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I am writing this on the 6pm ferry from Ardrossan to Brodick on Friday, August 20.
I estimate the boat is less than a third full, but I was unable to book my car on the ferry as the website intimated the sailing was fully booked.
I realise that there is a problem at the current time due to crew members and staff testing positive for Covid.
However, I have to ask the question – how many other drivers left their cars at Ardrossan, when they could have been comfortably accommodated on this sailing?
Does CalMac want to make money, or is it happy to just take government (tax payer) money, and carry on?
Every week seems to bring a new crisis. How long can this go on? Only until all the relevant parties take steps to run a decent service.
Eaglesham and Lamlash.
New ferry minister misses a trick
Good to see that CalMac has time to get its priorities right – new menu rather than new boat.
Will this new instant menu mean fewer catering staff or do we need a RMT approved microwave supervisor to ensure no breach of health and safety?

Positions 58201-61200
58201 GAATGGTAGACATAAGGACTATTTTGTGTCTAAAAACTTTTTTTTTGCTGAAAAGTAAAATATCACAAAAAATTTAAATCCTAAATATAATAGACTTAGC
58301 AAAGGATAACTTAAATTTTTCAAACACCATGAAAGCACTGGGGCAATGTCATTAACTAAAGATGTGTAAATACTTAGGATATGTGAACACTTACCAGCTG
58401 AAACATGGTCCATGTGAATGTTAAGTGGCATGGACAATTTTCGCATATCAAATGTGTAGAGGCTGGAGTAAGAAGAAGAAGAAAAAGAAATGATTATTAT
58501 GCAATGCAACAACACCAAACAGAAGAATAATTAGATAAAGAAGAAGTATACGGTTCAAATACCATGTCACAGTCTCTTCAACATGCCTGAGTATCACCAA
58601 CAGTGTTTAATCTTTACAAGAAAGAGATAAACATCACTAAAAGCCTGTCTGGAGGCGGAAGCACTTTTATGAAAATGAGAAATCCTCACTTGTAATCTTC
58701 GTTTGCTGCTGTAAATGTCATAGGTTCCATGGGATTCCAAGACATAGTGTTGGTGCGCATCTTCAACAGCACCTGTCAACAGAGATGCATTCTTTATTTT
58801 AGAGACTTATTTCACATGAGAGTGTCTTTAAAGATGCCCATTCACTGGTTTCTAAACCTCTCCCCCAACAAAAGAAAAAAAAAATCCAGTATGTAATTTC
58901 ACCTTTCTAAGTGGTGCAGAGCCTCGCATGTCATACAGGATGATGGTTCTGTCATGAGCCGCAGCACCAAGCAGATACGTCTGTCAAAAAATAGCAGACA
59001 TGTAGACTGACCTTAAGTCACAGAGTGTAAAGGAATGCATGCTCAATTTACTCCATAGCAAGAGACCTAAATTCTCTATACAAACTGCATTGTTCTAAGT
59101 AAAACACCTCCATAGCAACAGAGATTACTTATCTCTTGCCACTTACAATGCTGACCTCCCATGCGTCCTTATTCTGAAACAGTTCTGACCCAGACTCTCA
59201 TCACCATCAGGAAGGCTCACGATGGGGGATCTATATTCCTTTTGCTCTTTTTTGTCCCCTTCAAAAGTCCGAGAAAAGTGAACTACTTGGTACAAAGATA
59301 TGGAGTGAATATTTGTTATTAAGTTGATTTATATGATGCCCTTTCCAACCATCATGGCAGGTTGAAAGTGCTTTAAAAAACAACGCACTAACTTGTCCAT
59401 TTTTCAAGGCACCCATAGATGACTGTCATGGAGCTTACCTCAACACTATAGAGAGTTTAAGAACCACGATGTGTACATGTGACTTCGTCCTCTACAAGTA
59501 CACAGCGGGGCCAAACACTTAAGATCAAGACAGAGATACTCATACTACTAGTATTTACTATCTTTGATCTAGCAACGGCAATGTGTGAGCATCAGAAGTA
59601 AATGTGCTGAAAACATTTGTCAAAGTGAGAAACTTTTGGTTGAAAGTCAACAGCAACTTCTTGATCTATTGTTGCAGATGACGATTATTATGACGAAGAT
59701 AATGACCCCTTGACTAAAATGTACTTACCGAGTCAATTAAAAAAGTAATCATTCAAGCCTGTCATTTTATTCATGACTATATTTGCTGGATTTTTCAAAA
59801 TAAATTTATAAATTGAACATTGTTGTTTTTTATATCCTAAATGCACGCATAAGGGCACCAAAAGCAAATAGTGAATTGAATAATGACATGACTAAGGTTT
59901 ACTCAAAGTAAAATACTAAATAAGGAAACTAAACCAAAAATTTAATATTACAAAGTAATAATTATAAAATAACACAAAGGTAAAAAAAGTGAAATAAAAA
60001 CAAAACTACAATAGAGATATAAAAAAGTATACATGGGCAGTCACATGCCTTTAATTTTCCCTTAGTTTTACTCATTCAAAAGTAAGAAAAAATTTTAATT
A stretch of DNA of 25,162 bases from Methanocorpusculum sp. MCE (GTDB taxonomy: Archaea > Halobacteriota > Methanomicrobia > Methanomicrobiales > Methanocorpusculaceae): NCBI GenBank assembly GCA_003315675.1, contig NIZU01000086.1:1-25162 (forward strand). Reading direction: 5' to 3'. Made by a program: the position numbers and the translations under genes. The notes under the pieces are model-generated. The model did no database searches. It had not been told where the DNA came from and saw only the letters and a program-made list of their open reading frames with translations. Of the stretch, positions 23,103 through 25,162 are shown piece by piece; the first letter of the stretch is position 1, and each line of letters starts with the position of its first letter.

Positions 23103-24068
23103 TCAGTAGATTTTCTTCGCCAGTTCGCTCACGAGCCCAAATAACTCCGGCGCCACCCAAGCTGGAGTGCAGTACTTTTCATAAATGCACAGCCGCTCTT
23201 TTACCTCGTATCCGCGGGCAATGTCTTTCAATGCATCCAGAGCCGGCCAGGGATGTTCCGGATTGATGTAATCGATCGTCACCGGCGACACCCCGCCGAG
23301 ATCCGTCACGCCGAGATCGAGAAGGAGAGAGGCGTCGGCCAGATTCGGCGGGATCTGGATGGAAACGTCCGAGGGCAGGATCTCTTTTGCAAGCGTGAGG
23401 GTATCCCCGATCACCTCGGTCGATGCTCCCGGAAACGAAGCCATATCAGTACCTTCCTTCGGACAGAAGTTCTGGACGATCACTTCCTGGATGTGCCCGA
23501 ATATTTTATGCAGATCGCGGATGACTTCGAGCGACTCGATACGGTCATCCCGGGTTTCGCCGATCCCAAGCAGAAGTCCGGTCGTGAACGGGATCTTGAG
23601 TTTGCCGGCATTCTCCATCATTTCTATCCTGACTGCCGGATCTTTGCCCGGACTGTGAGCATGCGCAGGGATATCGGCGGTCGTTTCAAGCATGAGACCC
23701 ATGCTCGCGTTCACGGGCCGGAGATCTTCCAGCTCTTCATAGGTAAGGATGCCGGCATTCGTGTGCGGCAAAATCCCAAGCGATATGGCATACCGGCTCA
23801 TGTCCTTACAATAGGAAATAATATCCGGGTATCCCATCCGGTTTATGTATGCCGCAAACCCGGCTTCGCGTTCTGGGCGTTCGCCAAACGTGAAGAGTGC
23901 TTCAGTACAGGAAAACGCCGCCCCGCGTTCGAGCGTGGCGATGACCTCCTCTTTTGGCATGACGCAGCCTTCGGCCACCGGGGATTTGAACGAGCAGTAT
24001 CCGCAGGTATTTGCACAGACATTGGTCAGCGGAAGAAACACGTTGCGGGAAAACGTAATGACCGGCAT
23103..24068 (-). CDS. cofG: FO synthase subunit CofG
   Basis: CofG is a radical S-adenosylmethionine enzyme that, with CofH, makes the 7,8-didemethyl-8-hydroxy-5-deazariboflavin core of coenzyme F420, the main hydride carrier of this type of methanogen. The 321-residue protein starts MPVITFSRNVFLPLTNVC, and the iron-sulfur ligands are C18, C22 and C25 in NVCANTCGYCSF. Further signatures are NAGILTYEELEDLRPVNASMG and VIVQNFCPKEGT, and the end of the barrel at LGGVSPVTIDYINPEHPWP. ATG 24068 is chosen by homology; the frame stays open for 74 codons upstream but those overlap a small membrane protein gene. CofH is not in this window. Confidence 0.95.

Also impressed with new bins to meet green requirements while new and anticipated vessel (if any ever appear) will, still be diesel guzzlers compared to alternatives.
Encouraging to see that Transport Scotland has time to approve a new menu but none to search for competent vessels for the west coast.
Surprised that no Dundee Cake offered as our new ferry minister Graeme Dey is from South Angus, not yet able to influence decisions but probably a foretaste of future influence.
Reliably informed he knows more about the Roads to Dundee than the isles!
On Monday August 23 I was aboard the Waverley sailing to Campbeltown from Lochranza.
It was an afternoon of pure delight, over calm seas the ship raced along and the sun shone.
Aboard were the happiest group of passengers I have ever witnessed. The crew were friendly, helpful and kind.
We were beautifully supported as we stepped from the gangway to find the town welcoming and the shops amazing.
My purchases from The Red Cross charity shop were good value and in a back street we sat out enjoying fresh lentil soup.
The sail back to Arran was superb. We sat by the rail, sipping refreshments, there was a fresh breeze at our stern and the three goes we sat through, in order to berth, were enjoyable for us; perhaps not to those on the bridge. Mighty cheers arose when we were finally about to dock.
Many memories of previous sails came to me as I walked about the boat. Thanks to all whose hard work made the day possible for all the passengers.